I like a sensational, spectacular, sci-fi movie done well, like when the filmmakers combine the macro—the sweeping backdrop of the cinematic preposterous—and the micro—the focus on a select few caught up in the madness. J.J. Abrams and Steven Spielberg understand this balance, making this alien movie both exciting and endearing, and a solid summer film.
Think Cloverfield meets E.T. Like the former, it’s a monster thriller and an alien flick but, like the latter, it’s a coming of age movie with tons of heart and comedy—and aliens.
It is the summer of 1979 in the small town of Lillian, Ohio. A group of elementary-aged filmmakers witness a brutal suicide attempt leading to a massive train crash. The next day, a battalion of Air Force officers converge upon the small town. Strange disappearances, mysterious deaths and unexplained phenomena shock the town. The kids, a scrappy bunch of misfits, slowly piece together the mystery, revealing a shocking secret.
From scene one, I was immediately drawn into and engrossed with the lives of the sextet who supply the micro aspect of the film. The acting is top-notch from very talented child actors—notably Joel Courtney, who portrays Joe Lamb. Elle Fanning is also quite good as Alice, and both leads handled the weighty material handed them with dexterity. The interactions between the children’s characters were genuine and even heart-wrenching—as when Joe and Alice try and help each other cope with the death and crippling loss of close relatives. The film delves into themes of death, single-parenthood, drunkenness, abandonment, depression, guilt and forgiveness. Here is more depth than your typical summer blockbuster.
Super 8 is character drama, first and foremost, but it is also an intense sci-fi actioner. The train collision, during the opening and played out over several minutes, was wondrous to behold, riveting and gloriously shot. The kids are caught in the middle of the action; railroad cars barrel narrowly by, hurtling like projectiles, exploding like bombs. The rest of the film is equally suspenseful and visually arresting, showcasing impressing special effects.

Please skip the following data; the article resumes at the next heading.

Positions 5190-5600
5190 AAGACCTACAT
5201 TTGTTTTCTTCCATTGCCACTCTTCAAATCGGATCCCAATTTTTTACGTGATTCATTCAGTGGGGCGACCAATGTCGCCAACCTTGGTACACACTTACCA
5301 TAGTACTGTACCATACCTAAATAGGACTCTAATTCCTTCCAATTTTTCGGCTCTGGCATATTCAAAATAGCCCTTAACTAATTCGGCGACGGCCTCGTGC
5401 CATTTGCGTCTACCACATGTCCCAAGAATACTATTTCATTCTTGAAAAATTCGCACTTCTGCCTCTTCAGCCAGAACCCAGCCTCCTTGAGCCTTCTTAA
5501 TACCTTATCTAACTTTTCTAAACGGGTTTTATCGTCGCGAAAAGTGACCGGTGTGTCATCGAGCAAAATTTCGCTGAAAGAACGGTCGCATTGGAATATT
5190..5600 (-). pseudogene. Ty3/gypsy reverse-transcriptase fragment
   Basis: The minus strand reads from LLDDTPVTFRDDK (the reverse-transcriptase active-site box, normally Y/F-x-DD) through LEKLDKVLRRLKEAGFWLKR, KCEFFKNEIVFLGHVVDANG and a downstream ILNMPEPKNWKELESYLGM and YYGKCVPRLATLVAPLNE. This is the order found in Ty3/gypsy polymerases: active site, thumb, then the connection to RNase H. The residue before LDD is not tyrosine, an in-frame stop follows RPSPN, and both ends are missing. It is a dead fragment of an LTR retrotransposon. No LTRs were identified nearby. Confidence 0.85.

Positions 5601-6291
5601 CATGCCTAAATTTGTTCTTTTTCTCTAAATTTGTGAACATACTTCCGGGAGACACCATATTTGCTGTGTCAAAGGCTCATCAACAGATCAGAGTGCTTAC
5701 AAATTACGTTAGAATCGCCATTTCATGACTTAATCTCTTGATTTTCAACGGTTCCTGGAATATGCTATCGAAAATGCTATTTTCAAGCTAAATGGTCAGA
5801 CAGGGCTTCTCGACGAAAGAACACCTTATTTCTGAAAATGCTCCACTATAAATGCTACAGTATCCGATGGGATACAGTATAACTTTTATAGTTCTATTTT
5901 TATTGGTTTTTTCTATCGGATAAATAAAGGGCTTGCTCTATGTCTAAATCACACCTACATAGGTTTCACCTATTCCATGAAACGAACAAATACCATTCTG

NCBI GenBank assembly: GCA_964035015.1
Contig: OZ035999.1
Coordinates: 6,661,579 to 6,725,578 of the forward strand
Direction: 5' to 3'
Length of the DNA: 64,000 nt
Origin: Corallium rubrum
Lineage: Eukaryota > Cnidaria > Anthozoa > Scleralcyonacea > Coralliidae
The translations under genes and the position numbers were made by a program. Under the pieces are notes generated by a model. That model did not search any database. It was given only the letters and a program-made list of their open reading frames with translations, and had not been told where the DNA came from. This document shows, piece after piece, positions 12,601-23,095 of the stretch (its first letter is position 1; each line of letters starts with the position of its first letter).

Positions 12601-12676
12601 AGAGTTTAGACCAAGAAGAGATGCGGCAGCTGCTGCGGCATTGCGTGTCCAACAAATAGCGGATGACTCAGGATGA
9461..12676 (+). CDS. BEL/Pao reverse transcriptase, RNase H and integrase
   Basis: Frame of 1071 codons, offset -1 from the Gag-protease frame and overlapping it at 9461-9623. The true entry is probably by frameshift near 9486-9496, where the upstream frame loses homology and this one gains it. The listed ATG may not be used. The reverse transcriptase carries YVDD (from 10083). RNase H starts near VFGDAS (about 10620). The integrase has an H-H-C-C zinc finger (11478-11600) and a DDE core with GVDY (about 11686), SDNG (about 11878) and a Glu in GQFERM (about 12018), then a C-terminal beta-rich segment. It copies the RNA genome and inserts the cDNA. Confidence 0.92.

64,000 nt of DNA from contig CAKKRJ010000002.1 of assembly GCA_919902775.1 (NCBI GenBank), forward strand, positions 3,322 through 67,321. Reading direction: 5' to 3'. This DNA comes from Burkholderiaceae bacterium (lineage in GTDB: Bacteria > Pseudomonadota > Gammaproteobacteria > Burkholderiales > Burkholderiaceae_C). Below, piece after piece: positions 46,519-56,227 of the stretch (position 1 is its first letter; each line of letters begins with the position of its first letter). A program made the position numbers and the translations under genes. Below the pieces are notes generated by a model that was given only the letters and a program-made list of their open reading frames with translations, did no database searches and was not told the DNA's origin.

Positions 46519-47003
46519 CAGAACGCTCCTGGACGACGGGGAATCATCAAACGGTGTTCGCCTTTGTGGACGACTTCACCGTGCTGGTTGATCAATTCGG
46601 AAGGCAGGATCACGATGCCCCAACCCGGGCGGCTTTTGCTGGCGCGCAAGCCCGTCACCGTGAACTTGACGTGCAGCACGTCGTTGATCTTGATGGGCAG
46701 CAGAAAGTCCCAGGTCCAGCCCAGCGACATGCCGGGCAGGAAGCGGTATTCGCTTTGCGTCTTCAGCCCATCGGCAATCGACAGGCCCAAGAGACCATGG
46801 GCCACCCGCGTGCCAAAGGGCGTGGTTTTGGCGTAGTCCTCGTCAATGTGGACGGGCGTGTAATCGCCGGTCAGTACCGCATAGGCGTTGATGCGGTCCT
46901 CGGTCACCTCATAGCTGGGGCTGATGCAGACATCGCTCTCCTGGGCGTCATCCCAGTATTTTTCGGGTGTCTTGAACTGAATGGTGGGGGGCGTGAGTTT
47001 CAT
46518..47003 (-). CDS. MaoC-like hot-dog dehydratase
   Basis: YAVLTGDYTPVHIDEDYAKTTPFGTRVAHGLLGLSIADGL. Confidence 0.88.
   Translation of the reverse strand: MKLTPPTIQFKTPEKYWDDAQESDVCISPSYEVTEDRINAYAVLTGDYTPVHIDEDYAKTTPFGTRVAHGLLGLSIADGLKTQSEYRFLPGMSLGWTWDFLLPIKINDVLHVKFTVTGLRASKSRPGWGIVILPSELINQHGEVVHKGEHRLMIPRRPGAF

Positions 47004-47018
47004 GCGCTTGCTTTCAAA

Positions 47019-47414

But the film suffers in the third act from predictability and a lapse in realism. While still entertaining, there was nothing in the movie that left me guessing, and I called the ending from miles away.
Though shallow, the plot is redeemed by constant humor, every joke hitting its mark accurately. It was consistently funny—one-liners, snappy sarcasms, hilarious sight gags breaking the tension. The laughs were a delightful break from the stress of the harrowing situations. And as a tip: don’t miss the end credits.
The score by Giacchino was unremarkable. It worked in the context of the film, the deep bass notes aiding the sense of impending doom, but none of the cues really stood out.
The other downside to the movie is the copious amount of language. For a movie with kids as main characters, the language is extremely heavy, most of it spewed from their young mouths. There was also some drug content, though this is discouraged: when one character gets “so stoned,” another runs away screaming, “drugs are so bad.”
Super 8 is a solid movie. The micro elements are fantastic, the interactions genuine, the emotions raw and the ending redemptive. The macro elements are strong, visually captivating and technically wonderful; they suffer from a lackluster third act, but slightly. It’s got micro and macro; it’s an almost perfect summer film.